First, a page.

RealTime IT News

HP Blades The Workstation

HP is laying claim to an industry first - a workstation in a blade format.

The HP ProLiant Blade Workstation Solution is designed to give the same benefits as other so-called thin client systems, namely that it moves the processing and storage components off the desktop and into the data center. Users can access files and applications from a thin client device or Microsoft Windows-based workstations, PCs and notebooks.

HP said the new blade is aimed at financial trading, public sector, and manufacturing industries beyond traditional workstation markets such as CAD/CAM or engineering. "This solution isn't for everyone. We have a strong core workstation business we're not trying to replace," Dan Nordhues, director of product marketing for blade workstations at HP, told internetnews.com.

Also, customers can expect to pay a premium over more traditional workstations. Nordues said the added cost comes from the rack enclosure and related infrastructure costs. The HP Blade Workstation starts at a list price of $6,400 in single quantities or, in volume, $4,900 for blade, support and blade infrastructure costs. The thin client hardware ranges from $650 to $850 or $450 to $650 in volume plus $100 for Receiver software.

Analyst Rob Enderle said in the markets HP is going after, the extra cost shouldn't be a barrier.

"Trading floors are very motivated to get the heat and complexity of their systems lowered," Enderle, principal analyst with the Enderle Group, told internetnews.com. "Some of these traders have as many as six workstations each and that generates a lot of heat. And if one of them goes down, they have to send a tech out to look at it, whereas a blade solution is centrally managed."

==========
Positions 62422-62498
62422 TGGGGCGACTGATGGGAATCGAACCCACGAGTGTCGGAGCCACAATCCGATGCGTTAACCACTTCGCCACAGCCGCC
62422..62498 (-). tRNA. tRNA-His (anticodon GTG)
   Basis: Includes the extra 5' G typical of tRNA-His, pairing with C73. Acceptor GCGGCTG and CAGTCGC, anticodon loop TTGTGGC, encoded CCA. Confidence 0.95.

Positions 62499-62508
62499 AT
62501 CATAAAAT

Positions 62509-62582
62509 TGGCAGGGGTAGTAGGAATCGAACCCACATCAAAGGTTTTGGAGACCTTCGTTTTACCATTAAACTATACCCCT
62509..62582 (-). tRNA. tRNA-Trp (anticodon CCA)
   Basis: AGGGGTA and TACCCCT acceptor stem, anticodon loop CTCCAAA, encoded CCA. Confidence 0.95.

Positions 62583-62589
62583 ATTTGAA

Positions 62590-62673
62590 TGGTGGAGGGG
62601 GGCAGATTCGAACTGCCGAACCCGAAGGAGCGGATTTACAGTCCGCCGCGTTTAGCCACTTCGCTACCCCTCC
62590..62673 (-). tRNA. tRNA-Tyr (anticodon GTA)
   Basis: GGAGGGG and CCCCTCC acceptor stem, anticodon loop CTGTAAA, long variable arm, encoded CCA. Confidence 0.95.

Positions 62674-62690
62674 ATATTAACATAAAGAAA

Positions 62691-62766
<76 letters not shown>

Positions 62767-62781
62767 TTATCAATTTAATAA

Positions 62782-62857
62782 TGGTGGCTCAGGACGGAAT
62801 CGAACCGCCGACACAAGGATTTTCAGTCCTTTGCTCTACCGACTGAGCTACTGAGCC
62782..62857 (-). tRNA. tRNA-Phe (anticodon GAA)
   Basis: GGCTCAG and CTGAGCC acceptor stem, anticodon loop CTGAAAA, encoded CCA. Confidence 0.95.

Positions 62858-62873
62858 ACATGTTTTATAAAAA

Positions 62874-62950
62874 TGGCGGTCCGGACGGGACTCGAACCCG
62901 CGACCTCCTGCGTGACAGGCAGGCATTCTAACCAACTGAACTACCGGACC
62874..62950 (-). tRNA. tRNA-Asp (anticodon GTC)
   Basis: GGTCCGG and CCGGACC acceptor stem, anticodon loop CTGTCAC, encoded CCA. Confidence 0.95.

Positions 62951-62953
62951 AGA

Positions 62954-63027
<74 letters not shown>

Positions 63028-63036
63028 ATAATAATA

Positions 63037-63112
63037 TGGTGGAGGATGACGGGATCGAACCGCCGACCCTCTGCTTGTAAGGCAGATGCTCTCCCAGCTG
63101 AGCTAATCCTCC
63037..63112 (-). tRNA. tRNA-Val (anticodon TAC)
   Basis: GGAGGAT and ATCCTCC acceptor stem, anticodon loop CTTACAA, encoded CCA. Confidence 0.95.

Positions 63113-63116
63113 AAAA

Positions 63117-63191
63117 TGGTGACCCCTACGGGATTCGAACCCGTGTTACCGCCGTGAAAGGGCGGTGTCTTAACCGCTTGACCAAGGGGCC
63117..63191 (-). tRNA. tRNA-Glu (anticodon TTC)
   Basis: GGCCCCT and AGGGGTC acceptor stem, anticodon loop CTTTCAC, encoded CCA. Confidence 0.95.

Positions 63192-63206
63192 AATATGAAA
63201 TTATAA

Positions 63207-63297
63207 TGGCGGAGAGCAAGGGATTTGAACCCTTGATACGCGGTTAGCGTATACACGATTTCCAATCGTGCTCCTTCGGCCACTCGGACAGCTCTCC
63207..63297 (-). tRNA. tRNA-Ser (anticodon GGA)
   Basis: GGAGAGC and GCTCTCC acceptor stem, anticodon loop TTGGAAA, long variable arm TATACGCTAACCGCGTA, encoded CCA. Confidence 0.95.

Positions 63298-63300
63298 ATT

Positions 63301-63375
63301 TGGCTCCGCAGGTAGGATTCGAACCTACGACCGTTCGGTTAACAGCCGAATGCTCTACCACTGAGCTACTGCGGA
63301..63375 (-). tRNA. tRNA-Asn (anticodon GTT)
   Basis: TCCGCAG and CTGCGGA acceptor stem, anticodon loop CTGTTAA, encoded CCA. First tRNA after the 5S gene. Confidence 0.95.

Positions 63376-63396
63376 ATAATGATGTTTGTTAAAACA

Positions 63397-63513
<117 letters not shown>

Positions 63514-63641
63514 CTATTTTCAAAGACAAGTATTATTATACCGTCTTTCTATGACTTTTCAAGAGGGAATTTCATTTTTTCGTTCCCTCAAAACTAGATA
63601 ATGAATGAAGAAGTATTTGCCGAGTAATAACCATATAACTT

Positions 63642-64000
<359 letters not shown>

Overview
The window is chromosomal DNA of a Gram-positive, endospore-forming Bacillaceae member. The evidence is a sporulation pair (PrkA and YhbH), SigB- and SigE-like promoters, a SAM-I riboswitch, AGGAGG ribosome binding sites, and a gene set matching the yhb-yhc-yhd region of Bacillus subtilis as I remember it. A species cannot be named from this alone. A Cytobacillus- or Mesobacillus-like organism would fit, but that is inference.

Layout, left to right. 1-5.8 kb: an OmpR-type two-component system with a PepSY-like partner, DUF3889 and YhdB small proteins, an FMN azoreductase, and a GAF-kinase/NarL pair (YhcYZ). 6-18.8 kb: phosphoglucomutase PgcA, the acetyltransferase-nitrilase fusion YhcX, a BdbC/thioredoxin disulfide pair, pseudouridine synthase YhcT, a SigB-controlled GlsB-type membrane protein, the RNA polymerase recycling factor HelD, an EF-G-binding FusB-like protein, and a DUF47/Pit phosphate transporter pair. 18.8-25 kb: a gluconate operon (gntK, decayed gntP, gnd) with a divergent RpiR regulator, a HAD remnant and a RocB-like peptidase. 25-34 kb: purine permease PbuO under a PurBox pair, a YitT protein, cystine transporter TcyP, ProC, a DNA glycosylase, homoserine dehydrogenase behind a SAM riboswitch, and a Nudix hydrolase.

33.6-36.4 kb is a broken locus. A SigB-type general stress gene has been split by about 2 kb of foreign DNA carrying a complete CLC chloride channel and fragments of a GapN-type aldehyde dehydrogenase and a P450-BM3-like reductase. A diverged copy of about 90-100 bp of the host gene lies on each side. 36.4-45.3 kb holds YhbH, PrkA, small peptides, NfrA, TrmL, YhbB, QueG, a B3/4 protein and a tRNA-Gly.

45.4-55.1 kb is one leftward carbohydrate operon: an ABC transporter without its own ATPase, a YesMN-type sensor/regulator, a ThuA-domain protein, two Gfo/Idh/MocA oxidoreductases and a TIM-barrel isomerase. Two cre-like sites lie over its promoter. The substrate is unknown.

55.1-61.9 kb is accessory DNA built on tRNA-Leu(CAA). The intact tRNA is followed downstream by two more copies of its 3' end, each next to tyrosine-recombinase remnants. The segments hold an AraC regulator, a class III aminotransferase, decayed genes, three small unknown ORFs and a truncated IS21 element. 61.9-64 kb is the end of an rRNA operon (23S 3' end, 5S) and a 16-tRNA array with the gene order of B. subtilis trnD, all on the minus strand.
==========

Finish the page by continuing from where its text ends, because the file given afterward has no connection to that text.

And Enderle agrees with HP's decision not to focus on traditional engineering markets. "The average engineer wants to plug stuff in, this is not very flexible solution in that sense."

The AMD 2.6 Ghz Opteron-based blade also includes a high end nVidia graphics chip and HP-developed Remote software for communicating with the thin client. "We can do 2- and 3-D graphics and animation unlike any other remote paradigm out there today," said Nordues. "The customer doesn't have to give up the workstation experience they've come to expect."

Although today is the official launch, HP has been testing the blade solution with customers for several months.

London-based Lloyds TSB Corporate Markets recently customized its 255-postion trading floor with 280 HP ProLiant xw25p Blade Workstations. The devices are used by traders in the foreign exchange, derivatives, and global commodities markets, as well as by sales traders in the derivatives and interest rate trading markets.

"We were looking for something that was going to give a market edge to our traders, and for us, the HP Blade Workstation delivered on that," said Colin Everett, head of IT strategy and infrastructure, Financial Markets, Lloyds TSB.